This is a guest post from Eli MurphyTake it away, Eli:

Law SchoolAh, law school. Just when the hair you lost from studying for the LSAT begins to grow back, you get into law school—and what is ahead of you is even worse.

When it comes to the bar exam, law students freeze (is it possible to not freak out when the bar exam is brought up in conversation?) and claim they’ve been locked up in their study hall cramming every bit of information they need to ensure they pass.

But times are changing; technology is here to save the day, and possibly, your sanity. Back in the day your mom would yell at you to stop wasting time on the internet and get to studying—now, it’s the other way around. Without technology, you’re behind the game.

Technology is constantly improving the environment of the law workplace, so why not improve the law student’s life? Although the fabulous dLaw is a great app to start with, don’t get left behind– more and more developers are pitching in. I’ve gathered a list of the most popular and talked about apps out there for law students, complimenting those already discussed here. These apps help you prepare for that dreadful bar exam and help track your progress.

You invested in your Android, so don’t waste it by just becoming familiar with distracting and fun apps. Law firms are integrating software that offers similar features to these apps into all levels of law practice, so it is best you get used to operating them now in order to prepare for your future job.

Law school apps

These apps will keep your mind and time in shape so you can make the most of your Law School experience.

  • BARBRI Bar Review: (free for BARBRI registered students) This app is linked with the company BARBRI, which is the number one course law students take to prepare for the bar exam. This app offers multiple choice quizzes on bar subjects. It also links you with all of your studies and progress when registered with BARBRI.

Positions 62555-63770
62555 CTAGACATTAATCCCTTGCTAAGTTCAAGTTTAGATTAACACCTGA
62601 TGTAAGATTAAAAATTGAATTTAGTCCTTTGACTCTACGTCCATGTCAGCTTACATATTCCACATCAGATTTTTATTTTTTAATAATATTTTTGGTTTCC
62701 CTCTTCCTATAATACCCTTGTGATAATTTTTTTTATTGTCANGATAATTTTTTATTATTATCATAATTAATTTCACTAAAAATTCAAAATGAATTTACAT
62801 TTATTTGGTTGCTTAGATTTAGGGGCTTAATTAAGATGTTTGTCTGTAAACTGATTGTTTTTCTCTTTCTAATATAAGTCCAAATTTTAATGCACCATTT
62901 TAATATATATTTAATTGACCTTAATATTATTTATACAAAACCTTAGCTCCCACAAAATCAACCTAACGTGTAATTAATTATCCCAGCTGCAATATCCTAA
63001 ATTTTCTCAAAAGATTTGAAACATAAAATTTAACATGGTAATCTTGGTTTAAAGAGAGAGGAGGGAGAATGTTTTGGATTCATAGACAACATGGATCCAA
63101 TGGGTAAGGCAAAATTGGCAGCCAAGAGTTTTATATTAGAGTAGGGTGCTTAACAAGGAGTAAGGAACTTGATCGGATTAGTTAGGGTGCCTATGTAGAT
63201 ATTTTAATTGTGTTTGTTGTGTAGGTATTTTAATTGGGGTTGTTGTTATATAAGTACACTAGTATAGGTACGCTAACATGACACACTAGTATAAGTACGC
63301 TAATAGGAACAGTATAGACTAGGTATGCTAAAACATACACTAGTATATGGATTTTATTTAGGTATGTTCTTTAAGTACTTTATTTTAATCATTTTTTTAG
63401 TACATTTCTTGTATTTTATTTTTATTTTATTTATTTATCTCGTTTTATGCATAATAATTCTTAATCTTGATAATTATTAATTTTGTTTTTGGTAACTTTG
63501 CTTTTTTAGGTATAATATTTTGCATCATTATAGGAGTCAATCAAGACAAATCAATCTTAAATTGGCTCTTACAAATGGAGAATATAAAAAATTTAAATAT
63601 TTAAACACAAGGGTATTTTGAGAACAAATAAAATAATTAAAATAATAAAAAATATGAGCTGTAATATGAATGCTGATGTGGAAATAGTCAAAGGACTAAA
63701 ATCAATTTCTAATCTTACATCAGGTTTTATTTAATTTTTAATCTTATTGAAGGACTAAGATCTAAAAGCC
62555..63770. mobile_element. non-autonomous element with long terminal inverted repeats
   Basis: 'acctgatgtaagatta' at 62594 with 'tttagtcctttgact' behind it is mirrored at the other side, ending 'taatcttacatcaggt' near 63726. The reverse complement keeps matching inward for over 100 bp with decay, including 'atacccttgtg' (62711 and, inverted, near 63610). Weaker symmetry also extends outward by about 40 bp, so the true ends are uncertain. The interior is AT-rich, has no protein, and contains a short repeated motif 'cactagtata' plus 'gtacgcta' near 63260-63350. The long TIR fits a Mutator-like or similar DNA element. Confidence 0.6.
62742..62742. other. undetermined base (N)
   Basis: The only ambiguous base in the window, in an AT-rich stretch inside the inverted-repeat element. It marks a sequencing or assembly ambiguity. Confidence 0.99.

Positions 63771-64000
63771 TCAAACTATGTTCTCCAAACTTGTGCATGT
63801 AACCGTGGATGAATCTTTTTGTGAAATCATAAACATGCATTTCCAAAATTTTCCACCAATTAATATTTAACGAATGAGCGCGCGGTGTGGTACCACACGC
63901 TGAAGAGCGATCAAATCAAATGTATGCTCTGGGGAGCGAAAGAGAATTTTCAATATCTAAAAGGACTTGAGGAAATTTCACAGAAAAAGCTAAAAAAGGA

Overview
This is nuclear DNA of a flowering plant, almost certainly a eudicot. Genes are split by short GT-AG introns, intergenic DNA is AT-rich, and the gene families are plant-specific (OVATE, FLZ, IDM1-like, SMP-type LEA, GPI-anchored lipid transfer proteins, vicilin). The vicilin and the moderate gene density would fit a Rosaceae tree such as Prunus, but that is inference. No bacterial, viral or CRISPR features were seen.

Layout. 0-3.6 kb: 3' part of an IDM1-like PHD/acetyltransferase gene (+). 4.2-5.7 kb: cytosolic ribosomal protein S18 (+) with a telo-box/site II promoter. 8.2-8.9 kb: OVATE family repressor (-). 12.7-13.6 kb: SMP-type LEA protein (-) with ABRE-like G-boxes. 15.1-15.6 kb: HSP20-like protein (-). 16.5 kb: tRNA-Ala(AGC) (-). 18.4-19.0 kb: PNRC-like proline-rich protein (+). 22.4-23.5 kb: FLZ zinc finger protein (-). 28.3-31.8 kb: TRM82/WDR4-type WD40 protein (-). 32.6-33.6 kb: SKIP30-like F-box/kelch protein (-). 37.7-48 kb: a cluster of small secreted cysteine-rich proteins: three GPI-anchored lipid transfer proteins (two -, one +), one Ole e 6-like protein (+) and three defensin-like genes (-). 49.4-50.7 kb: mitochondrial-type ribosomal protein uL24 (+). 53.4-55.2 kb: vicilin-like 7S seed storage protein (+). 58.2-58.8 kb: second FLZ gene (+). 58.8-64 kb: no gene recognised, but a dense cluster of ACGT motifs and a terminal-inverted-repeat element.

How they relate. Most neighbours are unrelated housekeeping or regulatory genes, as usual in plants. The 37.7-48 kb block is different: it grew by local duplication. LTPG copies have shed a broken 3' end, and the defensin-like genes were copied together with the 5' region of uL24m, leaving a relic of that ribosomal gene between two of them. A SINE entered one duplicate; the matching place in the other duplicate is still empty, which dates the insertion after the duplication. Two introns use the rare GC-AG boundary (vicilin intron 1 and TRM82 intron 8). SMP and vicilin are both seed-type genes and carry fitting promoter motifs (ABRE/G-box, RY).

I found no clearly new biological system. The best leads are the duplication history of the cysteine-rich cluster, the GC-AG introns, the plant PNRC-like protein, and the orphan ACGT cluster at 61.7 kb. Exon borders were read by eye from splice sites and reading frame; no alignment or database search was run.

• FastCase: (free) This app allows you to search case law and statues while allowing you to save your history and documents.
  • Wolters Kluwer Law in A Flash: (free-$19.95) These apps can be a little pricy, but completely worth it. The price ranges because there are actually 16 different version of this app you can download. They all offer detailed and referenced flash cards for every law school subject.
  • myHomework Student Planner: (free-$4.99) This app is more for your organizational needs.  You can organize your schedule, assignments, study group dates, push alarms, and more. It is free to use, but you can opt to pay $4.99/year for an ads-free experience.
  • Freedom: ($4.99) Freedom allows you to block phone, data, or Bluetooth access for a designated period of time, so when you really need to hit the books (and not the Facebooks), this app is a life saver.
  • PushLegal : (free for students) I know, I know this app is technically designed for the lawyer, not for the law student; however with a bevy of local and federal statutes and regulations at the push of a button, it can become an addictive reference and handy for last-minute studying, and for getting in the habit of annoying your friends with updates on the legality (or illegality) of their actions.

Although these apps aren’t all free, make sure to invest in your success. Using technology to help develop discipline and extensive knowledge will pay off in the short and long-run.  And who knows? Maybe they can even stop the rising tide of premature grey hairs.

Eli Murphy is a law writer and editor working with Abacus Law. The focus of his writing is on the intersection of technology and law. He is always interested in researching how the two fields influence each other now and how they will continue to. Eli enjoys sailing and woodworking in his free time.

Thanks, Eli! If you think you can write a post for The Droid Lawyer, then let me know. You can pitch your post here.

Jeff Taylor

I'm just an ordinary guy living an extraordinary life. I'm also an attorney and I blog about Android for lawyers. You can follow me on Twitter, LinkedIn, YouTube, or Google+.

1 Comment

Subarna · January 28, 2018 at 1:41 pm

Good Post, I have read your article briefly.

Let's discuss this (you can use Markdown in your comment)

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